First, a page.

The White House has not continued the faith-based office that has been maintained by previous administrations. Johnnie Moore, one of Mr. Trump’s advisors, clarified that there is no longer a formal Evangelical Advisory Council, which was part of the election campaign in 2016. Moore’s relationship is informal – interacting sometimes daily with the administration, he said, and about every four to six seeks directly with the president.
“Based on my experience, this White House doesn’t need to have a faith-based office in order to have a positive, open and productive relationship with the faith-based community,” Moore said. The issues discussed range from the “obvious,” religious liberty and the sanctity of life, to the “less obvious,” paid family leave and criminal-justice reform, he said.
Last fall, President Trump issued an executive order renewing faith advisory councils for agencies such as the Department of Homeland Security and Health and Human Services. But he did not renew the White House Advisory Council on Faith-based and Neighborhood Partnerships launched in the George W. Bush administration and extended in 2009 by President Barack Obama.
Moore said that while the formal office served the purpose of outreach, it had another purpose: “to keep the faith community out of the West Wing.” Moore added, “this is an administration that wants our community not down the road meeting with staffers, but actually in the heart of the conversation,” Moore said.
He said he personally has been in substantive meetings in the White House with a cumulative total of about 500 religious leaders. “I’m not sure that many of those offices, over the course of previous administrations, have had so many meaningful and substantive interactions with religious leaders,” said Moore. “Just because the infrastructure is different, it doesn’t mean the quality of the relationship is different; and on the contrary, it’s actually better,” he said.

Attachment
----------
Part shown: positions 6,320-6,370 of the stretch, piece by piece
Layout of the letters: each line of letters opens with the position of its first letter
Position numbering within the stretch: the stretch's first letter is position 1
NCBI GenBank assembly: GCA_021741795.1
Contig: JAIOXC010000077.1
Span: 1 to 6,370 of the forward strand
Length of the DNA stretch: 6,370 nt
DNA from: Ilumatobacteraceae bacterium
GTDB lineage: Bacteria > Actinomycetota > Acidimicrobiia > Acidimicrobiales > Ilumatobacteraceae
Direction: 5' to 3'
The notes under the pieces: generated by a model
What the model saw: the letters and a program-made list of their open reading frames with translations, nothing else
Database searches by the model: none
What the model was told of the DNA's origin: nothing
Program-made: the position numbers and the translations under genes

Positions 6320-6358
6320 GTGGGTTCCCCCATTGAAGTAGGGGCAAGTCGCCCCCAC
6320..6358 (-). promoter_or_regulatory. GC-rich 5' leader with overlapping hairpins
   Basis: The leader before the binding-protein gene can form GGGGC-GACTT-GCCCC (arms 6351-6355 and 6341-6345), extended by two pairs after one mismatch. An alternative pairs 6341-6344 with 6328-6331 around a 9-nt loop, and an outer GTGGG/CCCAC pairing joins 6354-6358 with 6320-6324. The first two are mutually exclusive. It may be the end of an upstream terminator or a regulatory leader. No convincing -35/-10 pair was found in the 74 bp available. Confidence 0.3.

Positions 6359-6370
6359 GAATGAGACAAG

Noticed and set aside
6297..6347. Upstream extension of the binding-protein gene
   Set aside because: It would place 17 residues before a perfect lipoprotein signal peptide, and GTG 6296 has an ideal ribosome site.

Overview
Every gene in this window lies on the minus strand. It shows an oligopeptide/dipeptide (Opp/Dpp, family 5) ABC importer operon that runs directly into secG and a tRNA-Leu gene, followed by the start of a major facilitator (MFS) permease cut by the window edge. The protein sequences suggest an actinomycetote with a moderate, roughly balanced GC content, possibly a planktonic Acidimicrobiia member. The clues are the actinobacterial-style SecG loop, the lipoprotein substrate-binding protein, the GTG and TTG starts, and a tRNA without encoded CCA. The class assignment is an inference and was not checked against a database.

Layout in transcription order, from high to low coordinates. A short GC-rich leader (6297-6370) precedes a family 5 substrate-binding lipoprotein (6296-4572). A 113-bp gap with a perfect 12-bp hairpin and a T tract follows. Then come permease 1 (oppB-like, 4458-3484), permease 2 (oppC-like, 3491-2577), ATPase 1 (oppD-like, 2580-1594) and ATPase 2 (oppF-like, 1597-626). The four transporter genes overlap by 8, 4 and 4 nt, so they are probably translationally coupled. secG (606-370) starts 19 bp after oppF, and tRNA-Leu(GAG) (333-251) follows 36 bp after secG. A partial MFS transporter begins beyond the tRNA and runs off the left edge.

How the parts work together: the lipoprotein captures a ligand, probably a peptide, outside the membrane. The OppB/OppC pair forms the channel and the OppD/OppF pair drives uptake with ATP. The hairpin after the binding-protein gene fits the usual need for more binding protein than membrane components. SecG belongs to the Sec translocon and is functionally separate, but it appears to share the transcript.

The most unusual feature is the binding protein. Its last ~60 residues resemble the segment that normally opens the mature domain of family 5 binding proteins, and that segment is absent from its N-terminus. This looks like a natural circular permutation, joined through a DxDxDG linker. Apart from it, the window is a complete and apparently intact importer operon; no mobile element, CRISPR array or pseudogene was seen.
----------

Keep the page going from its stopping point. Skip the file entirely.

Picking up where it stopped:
Last fall, the progressive website Think Progress, expressed concern that the faith “baked in” to the Trump administration appears to be “mostly of one flavor: conservative Christian.” The website noted Cabinet members regularly attend a Bible study with Vice President Mike Pence, and it named members “known for preaching right-wing Christian positions,” including EPA Secretary Scott Pruitt, Education Secretary Betsy DeVos, Housing and Urban Development Secretary Ben Carson and Attorney General Jeff Sessions.
Moore said that the White House interacts with people of a variety of streams of Christianity and other faiths, including catholic and Jewish leaders from various traditions.
“One of the many things I like about this White House is that they are more reliant on their relationship with regular, everyday Americans and less reliant on the formal infrastructure of government,” Moore said. “This White House has an open-door policy. These [faith leaders] have been able to come in, and they push back on things, and then they leave. And they can say whatever they want, whenever they want to whomever they want.”
Moore acknowledged that the Cabinet is not only “sympathetic to people of faith, it’s a Cabinet filled with people of faith. This is a White House of leaders that pray together,” he said. “It’s not uncommon at all for meetings to begin with prayer.”
There are probably more evangelical believers in the Cabinet than in any previous administration, he said, including President Reagan’s. “In previous administrations, when evangelicals talked to the White House there would be an issue of translation,” he said. “That’s not the case at all here. And it’s not just the president and the vice president, or even the Cabinet; it goes really, really deep into government. “There are more deeply committed believers in various positions from the bottom to the top,” he said.
Moore emphasized it isn’t necessary to have a faith office to deal with policy that intersects with the faith community. “There are probably more [government-faith] partnerships going on than ever before; it’s just not being funneled through one office.”
Moore also said that often when he and other leaders go to the White House with senior staff and Mr. Trump finds out they are on the property, the president will seek them out. “Those are incidents when we have prayed for him and for his administration,” Moore said.
“Not to mention we have a lot of reasons to be incredibly grateful for the promises Trump has made and fulfilled – astonishing achievements in the first year when it comes to religious liberty and the courts and sanctity of human life, and all these issues we care about.”
While these religious and secular leaders have combined to accomplish some very good things, there are dangers to be considered. The foundation is being laid for this extreme development. “In the last conflict the Sabbath will be the special point of controversy throughout all Christendom. Secular rulers and religious leaders will unite to enforce the observance of the Sunday…” The Spirit of Prophecy, Vol. 4, page 444.